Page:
With heightened political attention on digitizing the dollar, one member of Congress has laid out his vision.
On June 22, Rep. Jim Himes (D-CT) released a white paper called "Winning the Future of Money: A Proposal for a US Central Bank Digital Currency." It includes a general summation of CBDC adoption globally, as well as the traditional appraisal of pros and cons of a CBDC. However, the white paper is clearly supportive on Congress' move to authorize the Federal Reserve to issue a CBDC.
“The longer the United States government waits to embrace this innovation, the further we fall behind both foreign governments and the private sector," Himes said in a statement.
A moderate, Himes sits on the House Financial Services Committee, which recently held testimony from the Federal Reserve's vice chair, Lael Brainard. Chairwoman Maxine Waters (D-CA) at the time declared of CBDCs that “America can’t be left behind,” a sentiment that Himes' proposal echoes in its title.
As that hearing illustrated, the subject of a CBDC has become increasingly partisan, with Republicans concerned about greater financial surveillance and Fed involvement in the economy.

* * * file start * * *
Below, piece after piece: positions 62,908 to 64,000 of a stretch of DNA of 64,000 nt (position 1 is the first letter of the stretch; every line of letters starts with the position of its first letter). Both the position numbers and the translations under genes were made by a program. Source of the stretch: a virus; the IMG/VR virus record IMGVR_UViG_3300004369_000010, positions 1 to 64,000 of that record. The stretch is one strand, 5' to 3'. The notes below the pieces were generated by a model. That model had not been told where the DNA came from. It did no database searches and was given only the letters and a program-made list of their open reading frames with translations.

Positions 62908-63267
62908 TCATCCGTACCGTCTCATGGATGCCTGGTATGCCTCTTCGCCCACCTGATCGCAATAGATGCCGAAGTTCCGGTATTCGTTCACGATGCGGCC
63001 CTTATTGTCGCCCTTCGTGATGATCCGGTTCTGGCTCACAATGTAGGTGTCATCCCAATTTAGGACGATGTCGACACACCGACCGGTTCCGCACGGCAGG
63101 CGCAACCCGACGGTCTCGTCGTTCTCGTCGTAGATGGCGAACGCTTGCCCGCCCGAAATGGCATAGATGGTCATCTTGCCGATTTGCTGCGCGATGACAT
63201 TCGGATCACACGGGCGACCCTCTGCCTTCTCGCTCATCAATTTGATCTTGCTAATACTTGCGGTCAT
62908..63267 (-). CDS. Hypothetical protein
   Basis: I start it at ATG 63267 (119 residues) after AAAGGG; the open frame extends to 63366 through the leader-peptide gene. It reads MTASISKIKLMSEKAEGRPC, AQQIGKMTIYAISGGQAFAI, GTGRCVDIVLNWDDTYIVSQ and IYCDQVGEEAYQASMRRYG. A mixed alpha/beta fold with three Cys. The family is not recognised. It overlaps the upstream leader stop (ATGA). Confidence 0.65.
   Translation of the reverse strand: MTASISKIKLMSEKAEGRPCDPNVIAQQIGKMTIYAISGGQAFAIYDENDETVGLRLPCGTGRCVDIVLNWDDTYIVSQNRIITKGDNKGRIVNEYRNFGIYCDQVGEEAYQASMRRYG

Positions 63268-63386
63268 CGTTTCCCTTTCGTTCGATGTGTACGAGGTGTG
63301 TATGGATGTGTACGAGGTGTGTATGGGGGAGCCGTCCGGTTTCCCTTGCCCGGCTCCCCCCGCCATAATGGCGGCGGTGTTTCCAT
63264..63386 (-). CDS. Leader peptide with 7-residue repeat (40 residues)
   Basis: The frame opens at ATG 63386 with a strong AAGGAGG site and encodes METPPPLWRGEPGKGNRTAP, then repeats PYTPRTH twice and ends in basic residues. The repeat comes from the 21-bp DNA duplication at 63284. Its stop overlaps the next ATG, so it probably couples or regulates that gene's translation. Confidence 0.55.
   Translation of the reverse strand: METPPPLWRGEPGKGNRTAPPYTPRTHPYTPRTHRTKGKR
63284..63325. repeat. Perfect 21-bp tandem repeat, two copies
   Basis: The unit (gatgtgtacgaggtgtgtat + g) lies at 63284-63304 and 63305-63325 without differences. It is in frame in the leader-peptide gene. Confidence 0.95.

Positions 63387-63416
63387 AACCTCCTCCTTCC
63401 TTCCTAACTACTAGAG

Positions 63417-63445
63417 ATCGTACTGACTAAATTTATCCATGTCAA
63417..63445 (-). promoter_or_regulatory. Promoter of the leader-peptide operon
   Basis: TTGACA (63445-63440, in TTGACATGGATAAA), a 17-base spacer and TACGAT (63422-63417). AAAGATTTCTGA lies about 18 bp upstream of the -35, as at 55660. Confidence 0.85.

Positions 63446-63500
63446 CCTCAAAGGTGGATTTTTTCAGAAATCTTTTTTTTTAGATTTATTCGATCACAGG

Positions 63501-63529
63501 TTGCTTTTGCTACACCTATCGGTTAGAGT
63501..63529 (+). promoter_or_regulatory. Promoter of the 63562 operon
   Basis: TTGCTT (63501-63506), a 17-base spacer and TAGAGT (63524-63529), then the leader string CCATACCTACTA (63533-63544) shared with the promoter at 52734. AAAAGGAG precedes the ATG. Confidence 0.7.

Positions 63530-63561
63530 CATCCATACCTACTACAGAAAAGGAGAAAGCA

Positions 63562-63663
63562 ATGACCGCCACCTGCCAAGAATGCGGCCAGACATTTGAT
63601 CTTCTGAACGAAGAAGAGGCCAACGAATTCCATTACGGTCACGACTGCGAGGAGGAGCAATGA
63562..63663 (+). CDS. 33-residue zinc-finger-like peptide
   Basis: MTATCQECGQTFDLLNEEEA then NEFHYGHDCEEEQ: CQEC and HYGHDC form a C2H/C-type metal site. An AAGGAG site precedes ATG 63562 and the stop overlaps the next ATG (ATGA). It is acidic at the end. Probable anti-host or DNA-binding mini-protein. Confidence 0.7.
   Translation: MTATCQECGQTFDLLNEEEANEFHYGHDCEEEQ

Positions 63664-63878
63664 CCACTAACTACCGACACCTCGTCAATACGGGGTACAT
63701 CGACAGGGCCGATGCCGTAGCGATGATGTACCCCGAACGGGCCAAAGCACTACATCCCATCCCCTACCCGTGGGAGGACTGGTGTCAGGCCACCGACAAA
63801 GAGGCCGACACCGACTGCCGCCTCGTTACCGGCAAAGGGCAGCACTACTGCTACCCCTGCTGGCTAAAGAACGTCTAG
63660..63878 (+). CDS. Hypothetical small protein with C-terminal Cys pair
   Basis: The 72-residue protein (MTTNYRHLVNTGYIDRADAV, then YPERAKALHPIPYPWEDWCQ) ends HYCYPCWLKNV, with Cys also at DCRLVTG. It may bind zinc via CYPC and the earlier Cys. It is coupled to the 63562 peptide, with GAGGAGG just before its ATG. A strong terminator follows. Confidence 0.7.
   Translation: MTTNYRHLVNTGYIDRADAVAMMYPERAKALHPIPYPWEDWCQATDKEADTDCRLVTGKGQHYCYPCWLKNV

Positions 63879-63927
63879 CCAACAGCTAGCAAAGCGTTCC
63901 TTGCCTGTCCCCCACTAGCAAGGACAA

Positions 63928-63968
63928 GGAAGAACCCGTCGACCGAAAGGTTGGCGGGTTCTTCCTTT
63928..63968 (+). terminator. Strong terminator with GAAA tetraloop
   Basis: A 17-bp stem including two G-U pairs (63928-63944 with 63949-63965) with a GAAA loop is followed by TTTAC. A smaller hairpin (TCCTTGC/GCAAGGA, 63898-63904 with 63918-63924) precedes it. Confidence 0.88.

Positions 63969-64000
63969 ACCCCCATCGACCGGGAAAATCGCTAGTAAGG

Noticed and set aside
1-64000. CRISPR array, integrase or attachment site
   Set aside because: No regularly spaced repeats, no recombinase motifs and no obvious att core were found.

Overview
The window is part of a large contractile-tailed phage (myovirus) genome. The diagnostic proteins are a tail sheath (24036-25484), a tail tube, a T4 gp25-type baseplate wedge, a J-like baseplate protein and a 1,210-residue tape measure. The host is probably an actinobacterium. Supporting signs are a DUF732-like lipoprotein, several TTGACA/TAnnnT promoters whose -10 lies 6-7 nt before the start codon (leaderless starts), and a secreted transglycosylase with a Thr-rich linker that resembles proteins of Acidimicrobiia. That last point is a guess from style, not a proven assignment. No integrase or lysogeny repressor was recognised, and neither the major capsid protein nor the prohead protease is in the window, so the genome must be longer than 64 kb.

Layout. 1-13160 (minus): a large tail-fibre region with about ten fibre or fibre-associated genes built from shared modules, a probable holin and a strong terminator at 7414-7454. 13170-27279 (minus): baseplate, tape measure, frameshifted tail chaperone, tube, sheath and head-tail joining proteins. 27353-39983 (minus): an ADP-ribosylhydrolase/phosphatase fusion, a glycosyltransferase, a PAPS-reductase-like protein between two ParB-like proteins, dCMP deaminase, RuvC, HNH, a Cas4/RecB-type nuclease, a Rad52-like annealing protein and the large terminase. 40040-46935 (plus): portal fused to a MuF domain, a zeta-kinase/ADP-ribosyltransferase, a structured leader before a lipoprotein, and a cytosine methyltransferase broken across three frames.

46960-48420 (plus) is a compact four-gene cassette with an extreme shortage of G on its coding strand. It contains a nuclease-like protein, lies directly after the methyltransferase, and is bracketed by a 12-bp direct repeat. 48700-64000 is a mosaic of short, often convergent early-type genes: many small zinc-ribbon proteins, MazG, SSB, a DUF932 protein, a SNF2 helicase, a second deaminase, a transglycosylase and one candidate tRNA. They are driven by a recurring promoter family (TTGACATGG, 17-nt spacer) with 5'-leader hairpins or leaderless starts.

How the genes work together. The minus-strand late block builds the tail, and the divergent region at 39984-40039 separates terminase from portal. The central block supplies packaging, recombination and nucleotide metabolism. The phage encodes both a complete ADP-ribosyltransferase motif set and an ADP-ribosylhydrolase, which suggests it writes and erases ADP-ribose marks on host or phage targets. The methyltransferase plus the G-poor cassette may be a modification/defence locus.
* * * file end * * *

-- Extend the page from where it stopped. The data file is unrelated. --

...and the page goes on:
Today's whitepaper highlights that "a U.S. CBDC would present novel and serious privacy challenges." While Himes' proposal maintains the need for commercial banks to handle retail user accounts, it specifies an "account-based" rather than "token-based" structure, entailing "strong user identification processes that require intermediaries to certify the identity of wallet holders."
Himes is just the latest to throw his hat into the ring on the issue of digital cash. Stephen Lynch (), also of the Financial Services Committee and the chair of the FinTech Task Force, recently introduced a proposal for E-Cash, using a non-blockchain system of private wallets.